I have a lot of shit. I like all my shit.
If you haven’t heard of the KonMari method of “de-cluttering,” you obviously live on Mars (there’s water there though, so you’re going to be just fine) OR, at the very least, you have never seen Pinterest. Let me say, I was a skeptic. And by skeptic I mean, screw you Maria Kondo, and the book you rode in on. OK, that’s a little harsh. What I really mean is, no. Not one more method of de-cluttering/simplifying/minimizing, all words that just mean getting rid of your things.
I have a lot of shit. I like all my shit. I have knick-knacks and bric-a-brac and tchotchkes — and other clever names for things that are really just shit. I’ve always had a lot of shit. As a child I would regularly plot the fire escape route from my bedroom, a key part of which was what shit I would grab as I fled. For the most part there was a core group of items: my large framed poster of a white tiger (they are RARE), somewhere between one and seven Cabbage Patch dolls, a giant stuffed buffalo that I called Buffy, and my parakeet, Tweety (I was 8, OK? Not every 8-year-old can come up with a clever name for a stupid bird/buffalo.)
See: shit. Important shit.
There is really no anatomically possible way I could have carried all that, so in addition to my poor naming skills, I apparently didn’t have a very good grasp of either math or physics — or both. Probably both. Also Tweety, as it turns out, had a pretty short lifespan, so my worries about his well-being were in vain.
Shit: I have a lot of it. My husband and I see shit differently. I see shit as warm and fuzzy feelings about things happening like 60 years ago, when my favorite vase was made (I like to tell myself that the lady who had it was just a happy person — who liked aqua and vases — and not a lonely war widow). Or what about this vintage painting (or 27 — I have 27 vintage paintings)? Who painted it? Why? What were they feeling? And doesn’t it look lovely grouped with the 26 other paintings? My husband is more like, Why are there 27 vintage paintings on this wall? And where is the wall, anyway? And whose vase even is this?
I want to be better, or something — whatever the thing is where you don’t have a metric ton of yarn (but it’s SO SOFT AND OMG YOU GUYS, I CAN MAKE SOCKS. 600 pairs. Of socks. So far, I have made six. Two were baby socks, so really like five. Five pairs of socks.). I bought Maria Kondo’s book The Life-Changing Magic of Tidying Up and — because I am a Professional Woman who never procrastinates and is always seeking opportunities for personal growth — I read it immediately (where read it immediately = put it on my shelf with my 271 other books). I was resisting because A. I like my shit B. I am busy C. It’s like 200 pages long D. I like my shit.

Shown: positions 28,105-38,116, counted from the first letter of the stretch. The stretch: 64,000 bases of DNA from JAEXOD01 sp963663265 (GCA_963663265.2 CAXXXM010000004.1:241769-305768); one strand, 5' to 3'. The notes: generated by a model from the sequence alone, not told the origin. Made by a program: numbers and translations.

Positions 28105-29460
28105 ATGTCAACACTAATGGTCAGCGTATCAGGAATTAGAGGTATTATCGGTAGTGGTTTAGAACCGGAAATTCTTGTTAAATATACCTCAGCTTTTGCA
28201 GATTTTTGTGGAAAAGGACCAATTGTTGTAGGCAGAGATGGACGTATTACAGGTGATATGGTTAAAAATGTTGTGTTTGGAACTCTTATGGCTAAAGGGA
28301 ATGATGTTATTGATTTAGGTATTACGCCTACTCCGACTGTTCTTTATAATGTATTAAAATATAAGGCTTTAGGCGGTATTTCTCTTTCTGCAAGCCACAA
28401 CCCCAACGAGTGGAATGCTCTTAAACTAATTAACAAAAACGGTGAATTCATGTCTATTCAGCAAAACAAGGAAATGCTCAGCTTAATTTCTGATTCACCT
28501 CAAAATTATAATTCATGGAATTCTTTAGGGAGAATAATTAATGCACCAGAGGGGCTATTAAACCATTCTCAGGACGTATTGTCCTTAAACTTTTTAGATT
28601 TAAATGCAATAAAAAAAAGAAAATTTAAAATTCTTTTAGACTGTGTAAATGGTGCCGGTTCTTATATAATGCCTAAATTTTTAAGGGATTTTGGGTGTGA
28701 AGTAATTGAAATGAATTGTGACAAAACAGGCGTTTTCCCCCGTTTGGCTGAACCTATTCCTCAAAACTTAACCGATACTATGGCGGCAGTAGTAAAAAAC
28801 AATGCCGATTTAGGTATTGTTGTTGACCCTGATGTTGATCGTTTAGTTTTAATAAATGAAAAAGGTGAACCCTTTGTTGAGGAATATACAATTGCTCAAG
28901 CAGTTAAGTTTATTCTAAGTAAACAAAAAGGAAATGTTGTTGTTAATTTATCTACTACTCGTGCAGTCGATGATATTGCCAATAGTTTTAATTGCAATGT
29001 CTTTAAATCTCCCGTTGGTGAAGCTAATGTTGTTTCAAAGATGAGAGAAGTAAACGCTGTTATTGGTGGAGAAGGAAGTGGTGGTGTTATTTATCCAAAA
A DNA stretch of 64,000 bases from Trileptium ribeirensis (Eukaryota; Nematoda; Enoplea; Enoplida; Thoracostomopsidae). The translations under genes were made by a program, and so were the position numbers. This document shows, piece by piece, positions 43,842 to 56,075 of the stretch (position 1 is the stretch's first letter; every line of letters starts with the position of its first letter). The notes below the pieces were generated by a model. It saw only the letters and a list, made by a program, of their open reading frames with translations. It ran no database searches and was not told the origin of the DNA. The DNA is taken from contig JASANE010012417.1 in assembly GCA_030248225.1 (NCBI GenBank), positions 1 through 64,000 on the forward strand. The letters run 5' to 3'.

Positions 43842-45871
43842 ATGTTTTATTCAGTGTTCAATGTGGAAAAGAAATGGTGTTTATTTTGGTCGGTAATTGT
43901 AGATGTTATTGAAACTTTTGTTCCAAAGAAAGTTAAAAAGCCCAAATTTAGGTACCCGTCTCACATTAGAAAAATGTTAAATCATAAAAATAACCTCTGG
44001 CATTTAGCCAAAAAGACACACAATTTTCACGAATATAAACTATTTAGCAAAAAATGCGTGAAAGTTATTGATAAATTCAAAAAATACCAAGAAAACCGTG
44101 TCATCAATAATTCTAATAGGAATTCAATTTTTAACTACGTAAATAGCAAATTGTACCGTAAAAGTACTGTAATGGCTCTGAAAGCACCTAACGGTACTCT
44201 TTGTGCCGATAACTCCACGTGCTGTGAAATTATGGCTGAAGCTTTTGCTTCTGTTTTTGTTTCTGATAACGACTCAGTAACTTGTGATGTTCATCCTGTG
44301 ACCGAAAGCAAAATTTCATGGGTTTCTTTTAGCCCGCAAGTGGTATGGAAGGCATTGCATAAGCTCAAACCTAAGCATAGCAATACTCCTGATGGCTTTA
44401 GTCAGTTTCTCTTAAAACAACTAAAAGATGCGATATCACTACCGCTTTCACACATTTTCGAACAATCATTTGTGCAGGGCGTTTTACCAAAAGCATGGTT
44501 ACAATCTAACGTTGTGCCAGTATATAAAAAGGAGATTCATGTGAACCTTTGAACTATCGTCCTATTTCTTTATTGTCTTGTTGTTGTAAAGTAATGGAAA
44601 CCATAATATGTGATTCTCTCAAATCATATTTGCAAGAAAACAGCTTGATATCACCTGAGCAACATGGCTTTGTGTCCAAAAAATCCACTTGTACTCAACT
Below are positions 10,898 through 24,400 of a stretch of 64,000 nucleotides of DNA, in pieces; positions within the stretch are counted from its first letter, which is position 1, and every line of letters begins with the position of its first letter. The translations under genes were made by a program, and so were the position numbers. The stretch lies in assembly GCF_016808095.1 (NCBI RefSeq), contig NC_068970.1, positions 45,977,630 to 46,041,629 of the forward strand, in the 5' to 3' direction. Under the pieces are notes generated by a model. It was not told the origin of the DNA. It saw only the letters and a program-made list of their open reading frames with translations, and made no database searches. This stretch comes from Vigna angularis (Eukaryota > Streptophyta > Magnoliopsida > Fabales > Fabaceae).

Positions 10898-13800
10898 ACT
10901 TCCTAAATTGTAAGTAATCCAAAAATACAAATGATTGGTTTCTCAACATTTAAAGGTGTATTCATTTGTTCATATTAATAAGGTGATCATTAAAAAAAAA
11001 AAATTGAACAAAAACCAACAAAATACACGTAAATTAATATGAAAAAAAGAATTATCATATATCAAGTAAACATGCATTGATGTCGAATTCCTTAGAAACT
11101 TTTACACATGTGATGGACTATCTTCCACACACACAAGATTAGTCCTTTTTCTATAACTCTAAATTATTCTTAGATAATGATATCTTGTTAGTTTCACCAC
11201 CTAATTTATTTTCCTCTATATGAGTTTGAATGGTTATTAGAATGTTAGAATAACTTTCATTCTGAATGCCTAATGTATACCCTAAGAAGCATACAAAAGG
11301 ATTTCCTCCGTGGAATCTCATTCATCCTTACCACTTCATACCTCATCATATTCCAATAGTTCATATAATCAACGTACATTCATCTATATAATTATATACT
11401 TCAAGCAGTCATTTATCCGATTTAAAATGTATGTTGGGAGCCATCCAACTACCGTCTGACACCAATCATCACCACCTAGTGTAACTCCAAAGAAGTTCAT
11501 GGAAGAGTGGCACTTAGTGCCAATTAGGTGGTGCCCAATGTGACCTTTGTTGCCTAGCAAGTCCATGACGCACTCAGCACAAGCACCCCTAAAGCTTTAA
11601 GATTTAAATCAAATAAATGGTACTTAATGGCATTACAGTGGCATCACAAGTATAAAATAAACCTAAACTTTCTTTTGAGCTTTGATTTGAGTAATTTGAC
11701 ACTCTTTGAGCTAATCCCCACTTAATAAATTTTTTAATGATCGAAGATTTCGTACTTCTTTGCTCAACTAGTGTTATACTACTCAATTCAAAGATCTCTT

Also, I don’t want to get rid of my paintings. YOU CANNOT MAKE ME GET RID OF MY PAINTINGS, MARIA.
If you don’t know anything about this book (see: MARS or lack of Pinterest) let me sum it up: You get rid of things. Probably a lot of things (You can’t have the paintings, Maria. Stop asking.). The method with which you get rid of the things is a bit different and once I actually read the book, I felt pretty much like a total moron because her method can be spelled out pretty quickly (but I mean, buy the book and stuff, even though she is totally not paying me to write this).
This is how it goes:
1. Gather All The Things (clothes or shoes or 271 books [not her book though] or 27 vintage paintings. Whatever.)
2. Look at All The Things.
3. Touch All The Things and see if they create a “spark.” Whatever that means.
4. If yes, keep. If no, go.
Now, there’s obviously more to it than that (I mean if that was it, then I legit just wrote a book), but you get the idea. It’s actually sort of genius. (Sorry for all that stuff I said before, Maria.)
So I did it (not with the paintings, though, let’s not be hasty). And this is what happened.
Yeah, that’s what I said too. And that's only about a fourth of it. At this point. I was mostly just really really so super mad at Maria and her “KonMari” bullshit. The only spark I had was the one that was lighting the match I was about to throw into my living room — where, coincidentally, her book was laying. OK, there were probably more sparks than that. Maybe a lot of sparks. I'm a very sparky person, and I'm OK with never achieving the Tumblr-worthy minimalism of having nothing but a sweatshop woven throw cushion and two cacti in the corner of my living room. What I'm going for is organized chaos. Lots of yarn, but color-coded, and maybe only one variation of an alpaca blend. Moderation and whatnot. And I think I can achieve that. I have faith in “the process” or whatever (aka someone had to pick all this shit up), so I did the thing with the supposed “spark.” And? Three big donation boxes, two huge trash bags, and one back spasm.
I said goodbye to a lot of yarn (see: socks, not making any), several vintage vases (Sorry about your husband, Lady From 1940, war is stupid.), 37 craft books (let’s be real, I am not crafting), a huge stack of Mollie Makes magazines that I have been collecting for five whole years of my life, a jar of 48 spools of vintage thread (that I would never use because vintage thread is crap and also because it was just for decoration, ok), one large globe (reducing the globe total to 12), one Ratt record (because, well, Ratt), and NO PAINTINGS (don’t push it, Maria).
I’m feeling pretty good about these efforts. (Even if I am mourning the yarn.)
LOOK at all the empty cubbies! ROOM FOR MORE YARNS!
(Also, in case you weren't alive in 1984 this is Ratt. And you are welcome.)
Next on my KonMari to do list is my closet, and let’s just not talk about my 43 pairs of shoes. By which I mean, NO Maria, I will not be getting rid of any shoes. They all have spark. The end.
I Konmari’ed this shelf. I know it doesn’t look like it, but I did, and you stop judging me right now. Because SPARKS, that's why.